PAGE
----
Green Resources

WVPE is your gateway to green and sustainable resources in Michiana.

Sustainability is meeting the needs of the present without compromising the ability of future generations to meet their own needs. This is accomplished by finding a balance between businesses, the environment, and our society (people, planet, and profit).

National and International resources on sustainability include:

Explore ways to support sustainability in the Michiana area through the Green Links Directory.

Hurricane Harvey, which devastated South Texas last August, was powered by what scientists say were the highest ocean temperatures they've ever seen in the Gulf of Mexico.

When it comes to motherhood, at least if you're a fish, big is better. Bigger fish produce more far more offspring pound for pound than smaller fish. And that can mean more on your plate.

The new research comes from a team in Australia and Panama and reinforces fishing practices that protect larger fish as well as marine protected areas, which are like fish "sanctuaries" in the ocean.

Copyright 2018 NPR. To see more, visit http://www.npr.org/.

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It took four attempts for Stephen Bay to see the neon blue waves crashing against the rocks at Torrey Pines State Beach in Calif., but when he did, just one thought went through his mind: "Holy cow, the waves are glowing!" he told NPR.

"They were just lit up in this incredible light that no photo can really do it justice," Bay, a professional photographer, said.

A state board in California has approved a proposal to require solar panels on all new homes beginning in 2020, a measure that would increase the cost of new construction but provide savings on utilities — and help the state meet ambitious targets for reducing greenhouse gas emissions.

California, which is routinely a leader in environmental regulatory efforts, would be the first state in the country with such a requirement. Several cities, including San Francisco and South Miami, Fla., have residential solar panel requirements.

You might be breathing chemical residue from tobacco smoke in indoor spaces where no one has smoked for years. This was the surprise finding of a new study published Wednesday in the journal Science Advances.

Researchers at Drexel University in Philadelphia found that chemicals left on clothing, furniture and other surfaces by tobacco smoke – known as thirdhand smoke — can become airborne and travel through a building's ventilation system.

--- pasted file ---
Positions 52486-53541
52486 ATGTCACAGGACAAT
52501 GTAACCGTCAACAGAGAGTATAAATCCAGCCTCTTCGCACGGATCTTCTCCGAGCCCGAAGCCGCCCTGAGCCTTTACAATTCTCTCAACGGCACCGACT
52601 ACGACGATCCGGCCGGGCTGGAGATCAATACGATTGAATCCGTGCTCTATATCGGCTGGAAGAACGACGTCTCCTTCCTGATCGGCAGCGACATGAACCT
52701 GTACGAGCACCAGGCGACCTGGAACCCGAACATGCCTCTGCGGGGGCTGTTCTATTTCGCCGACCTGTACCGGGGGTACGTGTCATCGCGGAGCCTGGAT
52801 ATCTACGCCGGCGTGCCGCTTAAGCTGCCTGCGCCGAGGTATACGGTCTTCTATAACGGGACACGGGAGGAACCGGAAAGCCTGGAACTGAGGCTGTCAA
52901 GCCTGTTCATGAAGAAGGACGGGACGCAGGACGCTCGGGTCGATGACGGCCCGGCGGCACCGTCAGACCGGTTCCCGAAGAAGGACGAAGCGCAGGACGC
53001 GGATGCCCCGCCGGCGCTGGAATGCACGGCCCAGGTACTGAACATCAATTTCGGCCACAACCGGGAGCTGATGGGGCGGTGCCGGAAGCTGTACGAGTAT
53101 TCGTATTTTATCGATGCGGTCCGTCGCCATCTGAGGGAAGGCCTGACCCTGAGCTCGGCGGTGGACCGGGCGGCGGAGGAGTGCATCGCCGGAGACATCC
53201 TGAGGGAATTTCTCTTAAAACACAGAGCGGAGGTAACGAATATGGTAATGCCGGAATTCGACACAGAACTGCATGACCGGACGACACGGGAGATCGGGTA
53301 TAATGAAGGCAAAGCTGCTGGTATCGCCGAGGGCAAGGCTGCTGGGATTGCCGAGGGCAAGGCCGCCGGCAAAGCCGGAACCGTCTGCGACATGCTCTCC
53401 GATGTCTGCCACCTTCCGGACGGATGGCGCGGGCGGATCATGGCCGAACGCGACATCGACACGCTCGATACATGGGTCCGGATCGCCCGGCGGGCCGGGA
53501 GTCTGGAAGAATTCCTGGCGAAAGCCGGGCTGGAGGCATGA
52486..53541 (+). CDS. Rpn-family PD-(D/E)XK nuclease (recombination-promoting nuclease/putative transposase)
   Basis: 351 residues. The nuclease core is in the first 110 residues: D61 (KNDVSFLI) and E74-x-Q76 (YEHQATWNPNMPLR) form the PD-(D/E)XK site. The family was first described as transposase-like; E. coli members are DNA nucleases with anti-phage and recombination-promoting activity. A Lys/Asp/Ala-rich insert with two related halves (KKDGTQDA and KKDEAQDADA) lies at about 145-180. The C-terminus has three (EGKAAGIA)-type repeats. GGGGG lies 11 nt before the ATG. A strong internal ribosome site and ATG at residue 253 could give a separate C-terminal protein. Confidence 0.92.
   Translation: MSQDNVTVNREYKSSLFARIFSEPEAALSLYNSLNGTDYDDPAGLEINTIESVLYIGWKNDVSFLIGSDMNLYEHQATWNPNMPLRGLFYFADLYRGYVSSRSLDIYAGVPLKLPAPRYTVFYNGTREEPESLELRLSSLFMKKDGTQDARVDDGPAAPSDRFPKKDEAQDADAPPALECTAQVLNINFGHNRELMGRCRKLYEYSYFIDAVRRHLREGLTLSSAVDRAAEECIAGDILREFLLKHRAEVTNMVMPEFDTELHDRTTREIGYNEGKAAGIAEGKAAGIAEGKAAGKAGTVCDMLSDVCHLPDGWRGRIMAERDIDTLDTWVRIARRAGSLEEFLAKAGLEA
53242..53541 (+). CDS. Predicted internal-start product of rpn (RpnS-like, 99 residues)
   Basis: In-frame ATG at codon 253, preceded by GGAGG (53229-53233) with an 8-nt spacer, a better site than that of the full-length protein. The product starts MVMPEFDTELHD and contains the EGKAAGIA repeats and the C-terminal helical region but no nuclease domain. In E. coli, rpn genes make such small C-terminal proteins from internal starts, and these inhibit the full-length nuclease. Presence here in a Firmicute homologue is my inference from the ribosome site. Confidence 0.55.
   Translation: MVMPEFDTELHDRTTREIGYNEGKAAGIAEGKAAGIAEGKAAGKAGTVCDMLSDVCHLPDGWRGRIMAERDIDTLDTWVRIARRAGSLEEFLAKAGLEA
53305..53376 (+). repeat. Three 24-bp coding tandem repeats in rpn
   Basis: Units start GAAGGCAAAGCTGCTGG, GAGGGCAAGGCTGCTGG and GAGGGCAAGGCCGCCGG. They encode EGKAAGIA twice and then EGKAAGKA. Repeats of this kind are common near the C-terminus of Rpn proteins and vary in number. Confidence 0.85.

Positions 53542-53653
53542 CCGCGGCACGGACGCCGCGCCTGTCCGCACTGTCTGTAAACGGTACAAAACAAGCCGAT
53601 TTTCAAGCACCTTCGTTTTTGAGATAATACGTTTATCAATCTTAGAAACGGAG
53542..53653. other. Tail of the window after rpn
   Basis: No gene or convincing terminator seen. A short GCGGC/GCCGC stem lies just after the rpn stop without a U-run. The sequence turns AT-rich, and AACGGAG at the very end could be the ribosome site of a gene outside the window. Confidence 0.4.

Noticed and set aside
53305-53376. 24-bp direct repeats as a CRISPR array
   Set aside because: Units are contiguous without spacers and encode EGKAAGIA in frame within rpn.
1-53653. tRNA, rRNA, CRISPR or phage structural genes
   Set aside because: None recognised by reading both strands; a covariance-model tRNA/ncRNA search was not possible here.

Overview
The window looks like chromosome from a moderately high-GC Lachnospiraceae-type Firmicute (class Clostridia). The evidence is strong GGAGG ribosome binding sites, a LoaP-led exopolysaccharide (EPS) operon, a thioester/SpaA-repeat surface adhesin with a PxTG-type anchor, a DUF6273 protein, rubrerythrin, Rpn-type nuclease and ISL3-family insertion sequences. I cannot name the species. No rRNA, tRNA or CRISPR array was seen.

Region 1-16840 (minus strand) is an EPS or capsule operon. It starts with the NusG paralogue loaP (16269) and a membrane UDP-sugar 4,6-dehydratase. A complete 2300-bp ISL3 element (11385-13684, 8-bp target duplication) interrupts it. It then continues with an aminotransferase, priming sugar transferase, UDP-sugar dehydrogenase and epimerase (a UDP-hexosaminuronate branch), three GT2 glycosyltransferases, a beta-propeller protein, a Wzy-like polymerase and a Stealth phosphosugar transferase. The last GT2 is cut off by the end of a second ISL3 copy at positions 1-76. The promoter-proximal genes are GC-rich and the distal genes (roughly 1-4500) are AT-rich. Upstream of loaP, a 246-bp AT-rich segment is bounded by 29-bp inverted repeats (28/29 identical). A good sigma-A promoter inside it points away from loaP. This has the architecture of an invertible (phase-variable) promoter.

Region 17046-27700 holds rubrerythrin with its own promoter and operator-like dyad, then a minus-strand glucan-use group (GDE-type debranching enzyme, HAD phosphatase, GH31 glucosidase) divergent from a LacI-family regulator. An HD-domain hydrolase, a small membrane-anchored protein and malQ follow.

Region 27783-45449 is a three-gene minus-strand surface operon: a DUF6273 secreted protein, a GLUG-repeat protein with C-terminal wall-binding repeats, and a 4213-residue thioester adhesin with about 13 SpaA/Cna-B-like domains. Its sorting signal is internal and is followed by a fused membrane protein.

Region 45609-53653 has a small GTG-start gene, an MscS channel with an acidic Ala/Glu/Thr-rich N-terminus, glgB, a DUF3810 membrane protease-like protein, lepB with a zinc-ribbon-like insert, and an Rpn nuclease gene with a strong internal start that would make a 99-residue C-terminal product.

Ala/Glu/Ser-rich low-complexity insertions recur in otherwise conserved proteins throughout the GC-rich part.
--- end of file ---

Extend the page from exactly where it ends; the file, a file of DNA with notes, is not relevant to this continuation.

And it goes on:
Copyright 2018 Fresh Air. To see more, visit Fresh Air.

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Updated at 10:25 p.m. ET

The eruption at Hawaii's Kilauea volcano continues. The lava has now destroyed at least 35 structures and covered the equivalent of more than 75 football fields.

Scientists have been tracking this event since it started last week — but there are still big unanswered questions, the biggest of which is when it will end.

Winter in Fairbanks, Alaska can be brutal. Daylight dips below 4 hours, and temperatures regularly fall past -30F.

So spring, when it finally shows up, is a big deal. People can reel off a long list of the things that signal the season is underway.

One of them is a 93-year-old man in a custard-yellow truck.

Glenn Hackney has lived in Alaska since 1948. And every spring, he's irked by the same sight: trash that has piled up over the winter, and is slowly being uncovered by the melting snow.

Copyright 2018 NPR. To see more, visit http://www.npr.org/.

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When wolves were reintroduced to Yellowstone National Park in 1995, they had dramatic impacts on parts of Northwestern United States. Decades later, a wealthy landowner wants to try a limited version of that experiment — in the Scottish Highlands.

The world's largest active geyser has erupted three times in the past two months at Yellowstone National Park, leaving scientists puzzled by the sudden and relatively frequent explosions.

With the help of a rented plane, Jerry Eisterhold found the perfect place to start a vineyard with grapes native to the Midwest — grapes that no one had cultivated for more than 150 years.

The grapes also saved the European wine industry, allowing people today to enjoy chardonnays and cabernets.

A soil scientist by training, Eisterhold liked the dirt on the Missouri River bluffs north of Kansas City, Mo.

Copyright 2018 NPR. To see more, visit http://www.npr.org/.

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Hawaii lawmakers passed a bill Tuesday that would prohibit the sale of over-the-counter sunscreens containing chemicals they say are contributing to the destruction of the state's coral reefs and other ocean life.

If signed by Gov. David Ige, it will make Hawaii the first state in the country to pass such a law and will take effect on Jan. 1, 2021.

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